Lauren Reynolds, North County Home Care, San Diego Caregivers, San Diego Home Care, Uncategorized / 23.08.2016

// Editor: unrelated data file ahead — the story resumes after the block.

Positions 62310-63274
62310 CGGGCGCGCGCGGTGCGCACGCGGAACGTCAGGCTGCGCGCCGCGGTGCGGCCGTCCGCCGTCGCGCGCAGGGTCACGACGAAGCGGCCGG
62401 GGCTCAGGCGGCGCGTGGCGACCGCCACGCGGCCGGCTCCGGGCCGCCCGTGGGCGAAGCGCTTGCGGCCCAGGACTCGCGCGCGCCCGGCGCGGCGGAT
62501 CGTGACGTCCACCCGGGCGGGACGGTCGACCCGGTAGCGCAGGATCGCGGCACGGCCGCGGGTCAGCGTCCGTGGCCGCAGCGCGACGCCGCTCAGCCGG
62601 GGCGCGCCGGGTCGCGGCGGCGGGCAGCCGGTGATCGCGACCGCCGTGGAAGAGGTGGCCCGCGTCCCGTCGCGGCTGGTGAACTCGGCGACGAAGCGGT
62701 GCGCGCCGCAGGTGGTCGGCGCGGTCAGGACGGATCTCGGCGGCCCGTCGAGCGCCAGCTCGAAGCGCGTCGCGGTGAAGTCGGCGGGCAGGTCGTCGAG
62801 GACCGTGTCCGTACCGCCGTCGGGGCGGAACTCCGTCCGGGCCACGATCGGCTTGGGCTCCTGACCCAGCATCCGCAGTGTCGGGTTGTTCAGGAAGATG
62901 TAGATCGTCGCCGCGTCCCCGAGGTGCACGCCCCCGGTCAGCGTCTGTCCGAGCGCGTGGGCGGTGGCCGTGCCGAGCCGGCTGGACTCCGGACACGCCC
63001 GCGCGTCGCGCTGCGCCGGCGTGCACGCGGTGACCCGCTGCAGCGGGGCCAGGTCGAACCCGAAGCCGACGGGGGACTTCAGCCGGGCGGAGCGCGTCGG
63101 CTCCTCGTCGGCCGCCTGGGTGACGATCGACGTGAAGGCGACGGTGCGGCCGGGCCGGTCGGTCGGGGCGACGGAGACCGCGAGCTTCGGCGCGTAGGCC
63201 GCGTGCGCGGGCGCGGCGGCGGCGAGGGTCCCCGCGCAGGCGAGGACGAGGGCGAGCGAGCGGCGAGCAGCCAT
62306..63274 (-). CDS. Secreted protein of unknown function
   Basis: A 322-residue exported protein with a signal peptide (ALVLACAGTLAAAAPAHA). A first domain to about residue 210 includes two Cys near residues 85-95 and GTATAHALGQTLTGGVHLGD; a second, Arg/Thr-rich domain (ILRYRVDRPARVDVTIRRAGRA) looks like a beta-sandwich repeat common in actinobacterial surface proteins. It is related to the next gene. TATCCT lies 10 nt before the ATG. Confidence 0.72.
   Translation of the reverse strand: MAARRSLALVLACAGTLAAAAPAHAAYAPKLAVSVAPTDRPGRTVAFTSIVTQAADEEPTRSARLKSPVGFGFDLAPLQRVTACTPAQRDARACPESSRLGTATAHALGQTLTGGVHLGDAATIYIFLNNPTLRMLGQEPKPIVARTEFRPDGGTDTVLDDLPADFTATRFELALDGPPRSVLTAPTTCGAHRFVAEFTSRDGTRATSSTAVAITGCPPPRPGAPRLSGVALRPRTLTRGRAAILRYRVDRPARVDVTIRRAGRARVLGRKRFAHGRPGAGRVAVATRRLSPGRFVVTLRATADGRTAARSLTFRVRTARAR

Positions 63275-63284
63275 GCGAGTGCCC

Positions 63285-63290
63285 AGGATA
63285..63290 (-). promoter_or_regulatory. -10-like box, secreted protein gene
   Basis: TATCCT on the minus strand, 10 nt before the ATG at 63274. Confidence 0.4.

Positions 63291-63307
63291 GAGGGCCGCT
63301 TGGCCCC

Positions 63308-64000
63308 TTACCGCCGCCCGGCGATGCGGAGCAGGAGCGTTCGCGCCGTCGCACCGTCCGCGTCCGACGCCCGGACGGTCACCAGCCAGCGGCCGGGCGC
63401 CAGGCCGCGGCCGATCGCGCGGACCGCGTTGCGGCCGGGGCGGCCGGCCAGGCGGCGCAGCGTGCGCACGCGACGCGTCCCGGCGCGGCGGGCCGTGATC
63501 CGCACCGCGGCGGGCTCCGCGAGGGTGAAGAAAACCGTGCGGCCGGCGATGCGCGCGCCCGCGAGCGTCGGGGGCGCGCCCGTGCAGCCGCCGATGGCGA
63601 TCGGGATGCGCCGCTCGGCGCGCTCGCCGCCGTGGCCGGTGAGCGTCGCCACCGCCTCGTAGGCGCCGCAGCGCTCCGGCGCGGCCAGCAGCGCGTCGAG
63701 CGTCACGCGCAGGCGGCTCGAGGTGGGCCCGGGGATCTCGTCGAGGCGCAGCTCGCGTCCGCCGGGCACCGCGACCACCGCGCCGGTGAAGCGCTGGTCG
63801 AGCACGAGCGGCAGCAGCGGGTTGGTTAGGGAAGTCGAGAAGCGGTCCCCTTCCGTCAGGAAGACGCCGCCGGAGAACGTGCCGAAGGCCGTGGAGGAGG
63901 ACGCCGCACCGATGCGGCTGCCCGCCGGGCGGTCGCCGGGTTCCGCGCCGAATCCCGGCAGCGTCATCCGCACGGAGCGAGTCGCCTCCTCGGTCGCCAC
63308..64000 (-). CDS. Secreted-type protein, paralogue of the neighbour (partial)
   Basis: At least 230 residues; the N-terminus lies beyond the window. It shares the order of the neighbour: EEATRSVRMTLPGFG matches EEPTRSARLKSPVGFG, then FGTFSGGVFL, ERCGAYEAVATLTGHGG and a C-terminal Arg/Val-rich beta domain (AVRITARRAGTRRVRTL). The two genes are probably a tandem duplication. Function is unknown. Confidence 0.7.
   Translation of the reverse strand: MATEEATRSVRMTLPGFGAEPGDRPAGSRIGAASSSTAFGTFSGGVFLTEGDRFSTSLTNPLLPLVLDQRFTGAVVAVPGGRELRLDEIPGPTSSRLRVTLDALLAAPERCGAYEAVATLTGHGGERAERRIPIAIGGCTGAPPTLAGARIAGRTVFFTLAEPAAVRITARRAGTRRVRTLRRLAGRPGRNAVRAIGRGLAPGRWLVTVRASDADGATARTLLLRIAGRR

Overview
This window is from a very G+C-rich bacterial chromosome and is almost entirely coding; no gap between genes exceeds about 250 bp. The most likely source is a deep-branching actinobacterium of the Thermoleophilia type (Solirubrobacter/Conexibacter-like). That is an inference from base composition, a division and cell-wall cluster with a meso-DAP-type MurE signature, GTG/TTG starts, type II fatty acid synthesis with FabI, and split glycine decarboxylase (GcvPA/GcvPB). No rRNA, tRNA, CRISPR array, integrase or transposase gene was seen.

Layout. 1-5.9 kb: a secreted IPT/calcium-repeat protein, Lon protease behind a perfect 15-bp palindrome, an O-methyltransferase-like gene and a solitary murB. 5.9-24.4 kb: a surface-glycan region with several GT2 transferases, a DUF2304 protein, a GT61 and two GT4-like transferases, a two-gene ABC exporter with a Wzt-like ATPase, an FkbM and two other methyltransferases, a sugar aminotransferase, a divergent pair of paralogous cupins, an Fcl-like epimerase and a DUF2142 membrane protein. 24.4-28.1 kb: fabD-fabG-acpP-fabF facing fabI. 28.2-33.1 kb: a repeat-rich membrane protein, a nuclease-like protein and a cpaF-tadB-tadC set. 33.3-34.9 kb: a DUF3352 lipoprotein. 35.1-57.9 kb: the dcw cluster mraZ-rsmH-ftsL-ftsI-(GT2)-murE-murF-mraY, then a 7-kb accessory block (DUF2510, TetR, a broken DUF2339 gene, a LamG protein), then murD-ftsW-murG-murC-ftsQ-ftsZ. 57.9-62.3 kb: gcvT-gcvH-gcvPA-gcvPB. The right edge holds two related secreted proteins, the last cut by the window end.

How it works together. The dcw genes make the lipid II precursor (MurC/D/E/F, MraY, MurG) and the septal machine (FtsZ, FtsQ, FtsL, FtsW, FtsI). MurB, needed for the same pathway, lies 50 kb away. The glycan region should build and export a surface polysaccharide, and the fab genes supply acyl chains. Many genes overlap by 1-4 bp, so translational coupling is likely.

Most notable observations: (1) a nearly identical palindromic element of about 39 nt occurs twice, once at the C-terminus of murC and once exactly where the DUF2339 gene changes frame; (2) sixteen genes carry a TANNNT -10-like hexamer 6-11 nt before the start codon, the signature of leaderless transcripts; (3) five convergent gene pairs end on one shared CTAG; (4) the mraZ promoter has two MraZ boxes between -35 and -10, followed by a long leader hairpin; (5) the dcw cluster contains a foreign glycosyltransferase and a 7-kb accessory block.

At Home Nursing Care earns accreditation to provide quality home care. At Home Nursing Care  proudly announces it is accredited by the Accreditation Commission for Health Care (ACHC) to provide quality home care services.  Accredited services include; private duty aide, companion/homemaker care, nursing and home infusion.  “We are proud and thank our employees, clients and community partners for helping us reach this goal,” says Lauren Reynolds, Founder/Administrator of At Home Nursing Care. [caption id="attachment_1500" align="alignleft" width="150"] Lauren Reynolds[/caption] Accreditation means a health care agency promotes quality home care by meeting stringent national standards.  As a result, it is awarded accreditation status.  At Home Nursing Care achieved accreditation for both areas it serves, San Diego and Los Angeles. The Accreditation Commission for Health Care is not-for-profit and, as a result, it has independently stood as a symbol of excellent quality home care evaluation since 1986. “I am proud that our caregivers welcomed this challenge and excelled,” says Reynolds, "They cared about meeting this goals, and therefore they have learned extra skills to provide the best care for their clients." At Home Nursing Care provides dementia care, companionship, personal care, light housekeeping, errands, RN case management, medication management and home infusions.   It staffs nurses in hospitals and nursing facilities.  In addition, the agency assigns nurses to work local school districts.  This allows medically fragile children the support needed to attend classes with their peers. Especially relevant, Reynolds understands the challenges of having a loved one who is helpless, in pain, or facing a loss of independence.  Her own mother inspired her to open At Home Nursing Care in 2010.  This was after her mother needed quality home care while battling terminal cancer at the young age of 58.  Prior to opening the agency and becoming a Certified Home Care Manager, Reynolds had a 15-year career as an award-winning Investigative Reporter/News Anchor for San Diego's ABC 10 News. [caption id="" align="alignright" width="127"] Adriana BeischlI[/caption] [caption id="attachment_1969" align="alignleft" width="150"] Culver City Office[/caption] As the need for quality home care services grew, Reynolds expanded At Home Nursing Care to Los Angeles, where she was raised, in 2013.  Her lifelong friend,  Adriana Beischl, manages the LA location.  In addition, she is a Certified Home Care Manager and the  Culver City Rotary named her Rotarian of the Year 2015 in recognition of her community service. The agency has an A+ from the Better Business Bureau and embraces a customer service culture that sets it apart. They want their clients to be 100 percent satisfied. For more information on quality home care services in Los Angeles or San Diego,  visit the At Home Nursing Care website , call San Diego, 760-634-8000, Los Angeles 310-692-9792.    You may also contact At Home Nursing Care by completing the form below. [formidable id="3"]...